In today’s computer screen and connected environment, many of us don’t sleep well. Add in too much Starbucks or a Red Bull, and it’s a wonder any of can get some z’s. However, few of us connect that poor sleep with pain, despite research showing that one may cause the other. This morning let’s look at some new research that strengthens the case that anyone in chronic pain should be looking at how soundly they sleep.
Do you often have trouble falling asleep? Or do you often wake up in the middle of the night or too early in the morning and can’t get back to sleep? Does your lack of sleep cause you to be less productive and focused on work and other tasks during the day? If so, and it’s lasted for at least one month or longer, you likely fall under the definition of insomnia. Insomnia can be an issue all on its own, but it can also be caused by certain medications (or other chemical substances) or health problems.
Insomnia can be acute (lasting a short time) or it can be chronic (long-term). We’ve probably all had bouts of brief insomnia—triggered perhaps by a break-up, money-issues worries, or even symptoms from a common cold or seasonal allergies, for example. However, when insomnia plays out for a month or longer and is consistently disrupting our ability to focus, draining our energy, and even making us irritable, insomnia has become a chronic issue that really needs to be dealt with before it starts to have an impact on our health as well.
While insomnia can be the secondary result of something (e.g., depression, sleep apnea, cancer, etc.), as a primary issue, insomnia can also result in something else. One new study, for example, investigated links previously found between insomnia and musculoskeletal pain. In this study, chronic musculoskeletal pain was defined as pain in specific areas of the body (e.g., neck, back, etc.), while chronic widespread musculoskeletal pain was defined as pain all over. Participants (aged 20–70) without chronic musculoskeletal pain were selected for the study, completed questionnaires on insomnia, and were followed after a decade to determine the development of musculoskeletal pain.
Researchers concluded that there was an increased risk of both chronic and chronic widespread musculoskeletal pain in those who had insomnia. They also found that those who had insomnia and developed chronic musculoskeletal pain had pain in three or more regions of the body. Additionally, no region of the body was immune; there was an increased risk of pain in every body region (e.g., neck, shoulders, upper back, elbows, hips, etc.) in those with insomnia.
We’ve also seen the reverse situation, where sleep issues were the secondary effect, or result of, musculoskeletal pain, specifically knee and back pain. So chronic insomnia isn’t something to be blown off. Oftentimes it’s either a sign that there’s something else causing it, or it’s a warning that more may follow, such as musculoskeletal pain and other issues.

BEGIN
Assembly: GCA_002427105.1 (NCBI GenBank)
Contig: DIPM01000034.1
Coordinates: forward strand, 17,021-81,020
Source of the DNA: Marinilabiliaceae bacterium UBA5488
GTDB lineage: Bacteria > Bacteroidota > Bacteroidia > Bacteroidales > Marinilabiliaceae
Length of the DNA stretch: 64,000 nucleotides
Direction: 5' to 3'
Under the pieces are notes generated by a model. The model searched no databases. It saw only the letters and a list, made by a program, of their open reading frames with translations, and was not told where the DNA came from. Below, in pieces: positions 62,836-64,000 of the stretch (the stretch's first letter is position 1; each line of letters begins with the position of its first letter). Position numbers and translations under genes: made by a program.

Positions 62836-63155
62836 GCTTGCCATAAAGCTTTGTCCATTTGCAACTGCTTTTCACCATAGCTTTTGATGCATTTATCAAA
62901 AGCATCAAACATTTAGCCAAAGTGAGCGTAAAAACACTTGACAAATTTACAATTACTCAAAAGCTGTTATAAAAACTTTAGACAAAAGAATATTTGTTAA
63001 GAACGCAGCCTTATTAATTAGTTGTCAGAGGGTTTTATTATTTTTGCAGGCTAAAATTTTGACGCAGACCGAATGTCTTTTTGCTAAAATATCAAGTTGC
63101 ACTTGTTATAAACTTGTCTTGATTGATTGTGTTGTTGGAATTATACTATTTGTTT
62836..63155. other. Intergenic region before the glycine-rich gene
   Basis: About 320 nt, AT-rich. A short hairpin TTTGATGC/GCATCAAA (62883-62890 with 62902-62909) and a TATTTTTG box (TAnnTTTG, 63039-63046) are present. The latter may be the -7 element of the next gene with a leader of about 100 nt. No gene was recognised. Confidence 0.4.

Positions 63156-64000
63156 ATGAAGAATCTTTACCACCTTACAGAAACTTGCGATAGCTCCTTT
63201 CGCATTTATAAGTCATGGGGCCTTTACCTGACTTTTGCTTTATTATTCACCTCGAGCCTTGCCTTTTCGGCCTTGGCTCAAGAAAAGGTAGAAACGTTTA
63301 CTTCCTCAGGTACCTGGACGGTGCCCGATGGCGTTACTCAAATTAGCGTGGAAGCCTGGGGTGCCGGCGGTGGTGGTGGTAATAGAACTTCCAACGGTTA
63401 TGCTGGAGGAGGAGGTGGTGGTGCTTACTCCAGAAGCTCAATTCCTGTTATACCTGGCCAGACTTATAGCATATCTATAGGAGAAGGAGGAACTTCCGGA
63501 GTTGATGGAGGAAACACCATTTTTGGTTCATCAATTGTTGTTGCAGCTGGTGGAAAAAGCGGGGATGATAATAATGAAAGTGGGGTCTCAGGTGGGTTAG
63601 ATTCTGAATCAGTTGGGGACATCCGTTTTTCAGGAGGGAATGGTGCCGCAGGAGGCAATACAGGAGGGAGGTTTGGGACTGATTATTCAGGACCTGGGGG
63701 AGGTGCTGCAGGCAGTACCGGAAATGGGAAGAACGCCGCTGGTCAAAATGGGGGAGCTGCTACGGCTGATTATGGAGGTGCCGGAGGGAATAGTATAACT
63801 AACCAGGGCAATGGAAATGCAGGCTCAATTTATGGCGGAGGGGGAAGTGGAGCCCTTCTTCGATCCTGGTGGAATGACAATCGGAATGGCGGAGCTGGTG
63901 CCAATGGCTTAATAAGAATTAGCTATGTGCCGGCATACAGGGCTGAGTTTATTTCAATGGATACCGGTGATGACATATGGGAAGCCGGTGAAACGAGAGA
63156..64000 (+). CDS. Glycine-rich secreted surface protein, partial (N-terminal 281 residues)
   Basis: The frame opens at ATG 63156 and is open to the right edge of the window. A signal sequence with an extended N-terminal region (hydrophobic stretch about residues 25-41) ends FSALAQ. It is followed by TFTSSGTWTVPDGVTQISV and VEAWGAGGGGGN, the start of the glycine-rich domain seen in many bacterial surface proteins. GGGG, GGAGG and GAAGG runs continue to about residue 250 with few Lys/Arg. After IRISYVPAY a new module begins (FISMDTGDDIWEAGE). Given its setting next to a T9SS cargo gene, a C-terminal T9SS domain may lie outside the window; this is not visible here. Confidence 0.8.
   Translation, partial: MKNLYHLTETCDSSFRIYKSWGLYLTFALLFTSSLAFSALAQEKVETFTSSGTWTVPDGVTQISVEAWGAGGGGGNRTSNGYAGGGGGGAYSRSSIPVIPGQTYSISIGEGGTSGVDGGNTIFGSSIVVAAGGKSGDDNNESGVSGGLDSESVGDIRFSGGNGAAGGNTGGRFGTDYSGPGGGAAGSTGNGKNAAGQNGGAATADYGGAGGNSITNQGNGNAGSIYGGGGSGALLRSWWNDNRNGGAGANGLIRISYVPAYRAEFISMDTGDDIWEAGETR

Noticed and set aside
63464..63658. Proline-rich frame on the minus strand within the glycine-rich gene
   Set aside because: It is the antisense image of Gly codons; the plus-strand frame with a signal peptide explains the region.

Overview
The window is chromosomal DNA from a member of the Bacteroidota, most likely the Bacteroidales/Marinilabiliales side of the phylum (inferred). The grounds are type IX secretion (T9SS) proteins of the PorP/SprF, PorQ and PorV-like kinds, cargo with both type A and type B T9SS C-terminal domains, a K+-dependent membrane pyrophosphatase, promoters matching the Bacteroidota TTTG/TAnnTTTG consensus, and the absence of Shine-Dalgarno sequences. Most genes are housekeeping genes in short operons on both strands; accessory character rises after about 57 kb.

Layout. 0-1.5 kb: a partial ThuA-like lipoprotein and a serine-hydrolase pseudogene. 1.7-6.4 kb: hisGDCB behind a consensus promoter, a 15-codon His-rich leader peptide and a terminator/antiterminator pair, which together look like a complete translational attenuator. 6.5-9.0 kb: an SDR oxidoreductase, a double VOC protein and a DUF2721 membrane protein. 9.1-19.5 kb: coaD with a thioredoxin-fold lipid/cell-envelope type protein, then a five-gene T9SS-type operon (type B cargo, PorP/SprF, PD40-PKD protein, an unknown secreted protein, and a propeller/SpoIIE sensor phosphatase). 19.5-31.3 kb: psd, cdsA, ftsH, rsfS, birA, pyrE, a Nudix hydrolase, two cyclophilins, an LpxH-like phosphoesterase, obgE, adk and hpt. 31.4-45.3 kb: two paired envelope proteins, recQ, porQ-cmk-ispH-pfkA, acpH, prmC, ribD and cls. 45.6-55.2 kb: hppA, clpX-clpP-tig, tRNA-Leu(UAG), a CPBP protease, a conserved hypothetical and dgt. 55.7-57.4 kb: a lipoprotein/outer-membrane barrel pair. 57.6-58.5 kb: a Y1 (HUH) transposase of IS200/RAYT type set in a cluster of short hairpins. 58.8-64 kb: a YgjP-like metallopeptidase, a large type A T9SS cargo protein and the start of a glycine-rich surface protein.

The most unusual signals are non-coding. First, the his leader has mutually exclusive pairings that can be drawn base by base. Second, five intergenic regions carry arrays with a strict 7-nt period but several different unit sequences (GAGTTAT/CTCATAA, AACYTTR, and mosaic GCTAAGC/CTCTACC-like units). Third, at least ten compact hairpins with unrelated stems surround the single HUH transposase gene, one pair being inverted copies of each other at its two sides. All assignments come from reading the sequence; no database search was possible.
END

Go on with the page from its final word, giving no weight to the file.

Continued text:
Sleep deprivation, in general, is all too common in our fast-paced world today. Many of us just can’t seem to get it all done and still fit in the recommended seven to eight hours of sleep each night. While simply getting less than the recommended hours of sleep at night may not necessarily fit the clinical definition of insomnia, sleep deprivation can also lead to big problems.
Sleep deprivation has also been associated with an increased vulnerability to pain, less mental focus, and depression. Sleep deprivation may also contribute to more sports injuries in teen athletes. In addition, disruptions in our normal circadian rhythm, the body’s biological day-night cycle clock, have even been shown to cause a reduction in the effectiveness of our stem cells to repair tissues and may also cause stem cells in our fat to multiply and make more fat, increasing the risk for weight gain and obesity.
So if you fall somewhere on the sleep deprivation scale, whether it’s not getting the recommended amount of sleep, or it’s full-blown severe chronic insomnia, or it’s any point in between, don’t ignore it. Proper sleep is the ultimate rejuvenator and self-healer, so don’t be resigned to allowing your body to skimp on it.
The upshot? If you have pain, the first thing you can do at home is to look at your sleep. Do you get eight hours? Does your spouse say you snore? No spouse? Buy one of those new phone connected devices to check your sleep quality. I’ve noticed for many years that the average chronic pain patient has poor sleep, sometimes due to the pain. So check first on your sleep, you’ll be glad you did!
About the Author
Christopher J. Centeno, M.D. is an international expert and specialist in regenerative medicine and the clinical use of mesenchymal stem cells in orthopedics. He is board certified in physical medicine as well as rehabilitation and in pain management through The American Board of Physical Medicine and Rehabilitation.…